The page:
The Perks of Off-Season Travel

Climb the mountain not so the world can see you, but so you can see the world.

David McCullough Jr.

Off-season travel is obscenely underrated. As someone who has been to large tourist attractions at their peak times as well as their off-peak times, I can say that traveling during the off-season is ridiculously more fun. No one likes plunging themselves into throngs of tourists to get 5 seconds (or less) near what they paid money to see. No one loves sitting on a crowded airplane. No one loves missing out on sites because the attraction requires you book months in advance. These things rarely happen during the off season.

Remember that what is considered off-season travel will vary depending on your destination, so you’ll have to do a bit of research to find the best dates to travel. There are definitely some downsides to traveling off season, including some attractions not being open to the public, but this isn’t always the case. For this post, I’m just going to focus on the positive because I think we could all use as much of that as possible these days! So read on and enjoy the perks of traveling in the off season! Don’t forget to comment below and let me know your favorites and if I missed any!

Fewer Crowds

If standing within hordes of people, struggling to see what you’ve come to see is your thing, keep on trucking my friend. Travel is all about you being your best self and I won’t take that away from you. However, most of us would have a much lovelier time perusing, spending time looking at the sites we came to witness, and would love to never have to stand in a line so long it should be illegal.

I went to Paris with my parents during peak travel season and it was great, but OH MAN was it crowded. While the Louvre is massive enough to accommodate the masses, most people were huddled around the Mona Lisa, so much so that it was very difficult (and not super pleasant) to try to get close enough to see more than a square on the wall. Am I glad I saw it? Yes, but I wouldn’t go back in the summer. I’ll wait for the season to be over to go back so I can take my time.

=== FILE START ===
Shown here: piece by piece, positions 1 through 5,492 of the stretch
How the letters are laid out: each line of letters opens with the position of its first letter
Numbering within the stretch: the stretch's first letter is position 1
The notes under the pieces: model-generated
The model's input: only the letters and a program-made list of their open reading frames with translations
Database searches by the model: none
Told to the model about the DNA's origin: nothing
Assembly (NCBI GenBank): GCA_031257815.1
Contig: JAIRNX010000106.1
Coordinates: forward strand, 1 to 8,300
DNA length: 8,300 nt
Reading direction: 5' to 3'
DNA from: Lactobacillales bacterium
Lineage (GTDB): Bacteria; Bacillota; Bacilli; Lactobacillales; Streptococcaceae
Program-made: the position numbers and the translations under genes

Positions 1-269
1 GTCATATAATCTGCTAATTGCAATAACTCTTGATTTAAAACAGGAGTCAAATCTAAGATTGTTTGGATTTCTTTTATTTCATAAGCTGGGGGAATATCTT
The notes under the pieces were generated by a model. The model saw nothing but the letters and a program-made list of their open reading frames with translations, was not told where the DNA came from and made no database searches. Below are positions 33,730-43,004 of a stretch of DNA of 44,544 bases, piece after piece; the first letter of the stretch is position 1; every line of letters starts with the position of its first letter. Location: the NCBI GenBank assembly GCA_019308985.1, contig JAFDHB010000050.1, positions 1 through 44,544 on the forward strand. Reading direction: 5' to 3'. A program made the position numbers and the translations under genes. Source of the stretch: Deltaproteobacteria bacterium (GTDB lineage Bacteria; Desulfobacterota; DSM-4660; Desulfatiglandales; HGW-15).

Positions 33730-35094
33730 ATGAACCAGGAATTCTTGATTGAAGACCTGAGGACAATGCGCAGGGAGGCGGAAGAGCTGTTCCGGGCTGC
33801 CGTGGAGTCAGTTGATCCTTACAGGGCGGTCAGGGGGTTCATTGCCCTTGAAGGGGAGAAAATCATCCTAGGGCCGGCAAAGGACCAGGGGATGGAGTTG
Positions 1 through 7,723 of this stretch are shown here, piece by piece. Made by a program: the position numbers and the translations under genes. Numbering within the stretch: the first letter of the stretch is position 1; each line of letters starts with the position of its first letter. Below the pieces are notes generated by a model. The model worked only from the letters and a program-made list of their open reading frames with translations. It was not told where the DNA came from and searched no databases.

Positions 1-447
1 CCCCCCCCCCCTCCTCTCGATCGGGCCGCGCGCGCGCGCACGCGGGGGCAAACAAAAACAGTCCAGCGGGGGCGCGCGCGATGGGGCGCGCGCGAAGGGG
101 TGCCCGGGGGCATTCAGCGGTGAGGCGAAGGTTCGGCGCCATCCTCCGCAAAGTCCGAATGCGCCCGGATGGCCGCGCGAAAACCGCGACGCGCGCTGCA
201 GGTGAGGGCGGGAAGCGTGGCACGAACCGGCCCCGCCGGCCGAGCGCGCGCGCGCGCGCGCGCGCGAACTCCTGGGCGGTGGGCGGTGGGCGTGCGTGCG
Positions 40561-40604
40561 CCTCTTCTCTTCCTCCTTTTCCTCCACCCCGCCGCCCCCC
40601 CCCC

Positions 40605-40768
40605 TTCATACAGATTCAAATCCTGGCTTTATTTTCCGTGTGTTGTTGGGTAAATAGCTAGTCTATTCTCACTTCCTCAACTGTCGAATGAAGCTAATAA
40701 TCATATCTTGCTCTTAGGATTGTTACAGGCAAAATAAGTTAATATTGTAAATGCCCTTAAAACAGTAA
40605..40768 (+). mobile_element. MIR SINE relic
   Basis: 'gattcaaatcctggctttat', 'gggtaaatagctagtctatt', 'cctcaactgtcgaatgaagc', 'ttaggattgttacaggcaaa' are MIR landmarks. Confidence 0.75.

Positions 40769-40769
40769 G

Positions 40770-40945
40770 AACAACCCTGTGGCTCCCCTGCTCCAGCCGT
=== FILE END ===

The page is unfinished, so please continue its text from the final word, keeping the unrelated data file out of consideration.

Cheaper Flights and Accommodations

Airlines and hotels tend to hike prices up when they know an abundance of people will be traveling. During the off season, many airlines and hotels are trying to get more people to visit and will lower their prices. Since the price of flights and multiple-night stays at a hotel can easily be the most expensive part of a trip, why not save some of that well-earned money and travel when everyone else isn’t?

Ever since I learned of the Balloon Fiesta in Albuquerque, NM I’ve wanted to go see it. My boyfriend has family there so we could visit and also get to see the balloon awesomeness. Unfortunately, the prices of flights the week surrounding the dates of the festival are nearly double than other times of the year. One day I’ll make it, but (sorry airlines, not sorry) I won’t pay the extra money when I know I can get there for hundreds of dollars less. I doubt I’m alone in that!

Better Photos

One of my favorite parts about travel is the photography. You can capture memories and practice your skills. What isn’t marvelous is the thousands of other people doing the same thing. If you could visit Rome or New York City, or Venice when there are at least half the number of tourists than normal, wouldn’t you? Photography is all about capturing a story. Ask yourself whether you want the stories you tell to be filled with tourists holding up cell phones or selfie sticks OR if you’d want to take pictures when there are only a handful of people.

I was lucky enough to be a part of an archaeological field school in Pompeii. Because I was part of the crew and helping conserve the site, we got access to areas tourists weren’t allowed and could enter the gates before the tourists. Exploring the ruins was an incredible experience not only for the history, but because I didn’t have to navigate thousands of people.

Less Stress